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New soybean products are less beany

By Sharon Omahen
University of Georgia

If you want the health benefits of soybeans but hate the beany taste of most soybean products, listen up. University of Georgia food scientists have developed soybean food products that don't taste so beany.

The scientists used L-Star soybeans, a new variety developed by the National Agricultural Research Organization in Japan. A naturally deodorized soybean, L-Star is lipoxygenase-free.

Beany enzyme removed

"This is the enzyme that produces the off flavor in some soybean food products," said Dick Phillips, a food scientist with the UGA College of Agricultural and Environmental Sciences. "With L-Star, consumers can get the health benefits of soybeans' polyunsaturated fatty acids in better-tasting products. Until now, it's been good for the heart, bad for the taste buds."

With funding from the American Soy & Tofu Corporation and the U.S. Department of Agriculture's Federal-State Marketing Improvement Program, UGA food scientist Yen-Con Hung, along with Phillips and UGA food scientist Anna Resurreccion, developed a new soybean product using L-Star beans.

New method used, too

"We started with a new soy milk because this is an established product that's available commercially," Hung said. "These are whole bean products."

Traditional soy milk is made by grinding soaked soybeans with water and then filtering out solid and insoluble materials, he said. The new L-Star soy milk is made by grinding the soybeans with water and not filtering out the solids.

A sensory specialist, Resurreccion conducted consumer studies last fall on the UGA campus in Griffin, Ga. The study revealed high consumer acceptance of the L-star soy milk. "The consumers we tested think the quality is equal to commercial soy milk," Hung said. "They like the color, appearance and taste, too."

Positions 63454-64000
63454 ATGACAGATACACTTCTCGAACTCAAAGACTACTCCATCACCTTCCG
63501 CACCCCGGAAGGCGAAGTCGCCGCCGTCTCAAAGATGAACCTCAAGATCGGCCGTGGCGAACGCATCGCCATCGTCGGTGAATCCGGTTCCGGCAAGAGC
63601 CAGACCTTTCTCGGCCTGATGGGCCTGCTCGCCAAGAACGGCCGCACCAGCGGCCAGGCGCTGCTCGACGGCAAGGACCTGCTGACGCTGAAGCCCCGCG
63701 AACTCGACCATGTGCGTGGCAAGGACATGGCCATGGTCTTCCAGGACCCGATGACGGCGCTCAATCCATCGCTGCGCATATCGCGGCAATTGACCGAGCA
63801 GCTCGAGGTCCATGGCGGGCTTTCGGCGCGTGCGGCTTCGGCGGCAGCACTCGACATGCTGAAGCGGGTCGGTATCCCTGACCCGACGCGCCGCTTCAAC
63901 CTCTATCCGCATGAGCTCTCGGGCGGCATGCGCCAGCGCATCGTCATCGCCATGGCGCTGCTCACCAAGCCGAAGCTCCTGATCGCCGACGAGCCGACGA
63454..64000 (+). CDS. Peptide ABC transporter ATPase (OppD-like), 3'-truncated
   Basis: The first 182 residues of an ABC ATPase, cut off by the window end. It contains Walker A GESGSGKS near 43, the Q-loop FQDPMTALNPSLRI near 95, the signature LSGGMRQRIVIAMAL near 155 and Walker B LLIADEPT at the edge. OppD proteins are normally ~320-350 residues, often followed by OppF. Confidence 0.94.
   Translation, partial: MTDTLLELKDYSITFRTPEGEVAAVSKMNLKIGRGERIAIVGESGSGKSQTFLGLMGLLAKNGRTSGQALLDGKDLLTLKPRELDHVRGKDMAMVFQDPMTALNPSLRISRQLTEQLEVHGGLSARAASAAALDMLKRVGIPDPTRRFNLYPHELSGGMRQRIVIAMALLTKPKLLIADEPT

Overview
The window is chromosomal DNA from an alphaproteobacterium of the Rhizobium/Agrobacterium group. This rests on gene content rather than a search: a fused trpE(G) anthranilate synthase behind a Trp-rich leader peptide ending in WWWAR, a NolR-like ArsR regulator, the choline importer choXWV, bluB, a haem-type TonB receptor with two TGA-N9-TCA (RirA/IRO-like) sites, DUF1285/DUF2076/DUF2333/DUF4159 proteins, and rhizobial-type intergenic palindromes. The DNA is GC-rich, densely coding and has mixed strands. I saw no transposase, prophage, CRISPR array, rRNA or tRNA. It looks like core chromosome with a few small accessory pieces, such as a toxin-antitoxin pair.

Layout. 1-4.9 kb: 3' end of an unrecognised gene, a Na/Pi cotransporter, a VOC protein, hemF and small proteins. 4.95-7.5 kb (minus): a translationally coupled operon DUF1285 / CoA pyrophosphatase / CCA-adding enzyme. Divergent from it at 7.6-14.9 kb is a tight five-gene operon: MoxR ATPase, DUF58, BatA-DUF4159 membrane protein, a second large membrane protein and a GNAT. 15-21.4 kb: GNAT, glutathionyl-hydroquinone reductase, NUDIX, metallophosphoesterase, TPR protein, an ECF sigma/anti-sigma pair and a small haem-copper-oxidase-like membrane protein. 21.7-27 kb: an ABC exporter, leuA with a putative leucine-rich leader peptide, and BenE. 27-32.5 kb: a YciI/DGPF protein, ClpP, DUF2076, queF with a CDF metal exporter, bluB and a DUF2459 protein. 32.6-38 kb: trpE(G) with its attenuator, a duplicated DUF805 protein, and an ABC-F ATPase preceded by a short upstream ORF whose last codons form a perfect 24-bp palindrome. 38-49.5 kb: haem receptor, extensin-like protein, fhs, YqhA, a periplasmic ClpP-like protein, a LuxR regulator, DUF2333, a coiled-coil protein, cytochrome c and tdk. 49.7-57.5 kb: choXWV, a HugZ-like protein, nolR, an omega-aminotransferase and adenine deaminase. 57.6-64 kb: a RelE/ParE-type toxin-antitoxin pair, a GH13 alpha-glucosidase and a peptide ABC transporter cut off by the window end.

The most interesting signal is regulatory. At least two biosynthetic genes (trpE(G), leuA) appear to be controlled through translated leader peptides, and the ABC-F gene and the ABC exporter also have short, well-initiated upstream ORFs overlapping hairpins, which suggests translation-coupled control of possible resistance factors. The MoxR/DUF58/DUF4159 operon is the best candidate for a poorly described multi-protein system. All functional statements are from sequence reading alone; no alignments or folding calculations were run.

L-Star tofu, instant soy milk

Another new product UGA scientists are working on is tofu made from L-Star soybean curd.

"It's also a whole-bean product, so consumers get the nutritional and health-related benefits from consuming whole beans versus only the soluble part of the soybeans," Hung said.

Under Hung's leadership, UGA food science graduate student, Mark Jarrard Jr. is working on an instant soy milk using L-Star soybeans.

To make it into the marketplace, the products must be developed by a food company, Hung said. The next stage of the project is to garner industry interest in the products.

L-Star or not?

Besides the new L-Star food products, Phillips created a quality control test. The test will assure soybean buyers they are truly buying L-Star soybeans.

"Soybeans are harvested and brought by trucks to a central buying point," Phillips said. "With the existing tests, there's a whole menu of things buyers look for, quality-wise. But they don't test for lipoxygenase."

The existence of the enzyme would let buyers know the beans are not L-Star. Lab methods that test for the enzyme aren't feasible at a buying point, he said.

Phillips' test uses color as an indicator to test soybeans for lipoxygenase. A buyer takes a sample from the load, crushes the beans, places them in a tube and shakes them.

"If the color fades, the beans contain the enzyme and the buyer knows they aren't L-Star soybeans," Phillips said.

Working with the Georgia-Florida Soybean Association, UGA scientists shared the test with a handful of buyers who are testing it in the field.

The test project was funded in part by the Georgia Agricultural Commission for Soybeans.

(Sharon Omahen is a news editor with the University of Georgia College of Agricultural and Environmental Sciences.)

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